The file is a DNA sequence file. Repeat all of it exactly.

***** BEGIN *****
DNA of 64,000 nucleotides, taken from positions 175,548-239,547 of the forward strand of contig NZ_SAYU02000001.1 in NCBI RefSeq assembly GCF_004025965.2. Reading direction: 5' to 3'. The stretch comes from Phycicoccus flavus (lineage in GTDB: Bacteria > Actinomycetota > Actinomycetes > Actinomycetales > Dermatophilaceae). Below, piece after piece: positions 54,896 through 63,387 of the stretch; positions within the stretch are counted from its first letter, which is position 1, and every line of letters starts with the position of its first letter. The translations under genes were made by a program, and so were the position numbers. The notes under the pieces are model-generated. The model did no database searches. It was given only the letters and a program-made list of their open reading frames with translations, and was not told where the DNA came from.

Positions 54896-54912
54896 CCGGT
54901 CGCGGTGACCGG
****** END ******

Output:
DNA of 64,000 nucleotides, taken from positions 175,548-239,547 of the forward strand of contig NZ_SAYU02000001.1 in NCBI RefSeq assembly GCF_004025965.2. Reading direction: 5' to 3'. The stretch comes from Phycicoccus flavus (lineage in GTDB: Bacteria > Actinomycetota > Actinomycetes > Actinomycetales > Dermatophilaceae). Below, piece after piece: positions 54,896 through 63,387 of the stretch; positions within the stretch are counted from its first letter, which is position 1, and every line of letters starts with the position of its first letter. The translations under genes were made by a program, and so were the position numbers. The notes under the pieces are model-generated. The model did no database searches. It was given only the letters and a program-made list of their open reading frames with translations, and was not told where the DNA came from.

Positions 54896-54912
54896 CCGGT
54901 CGCGGTGACCGG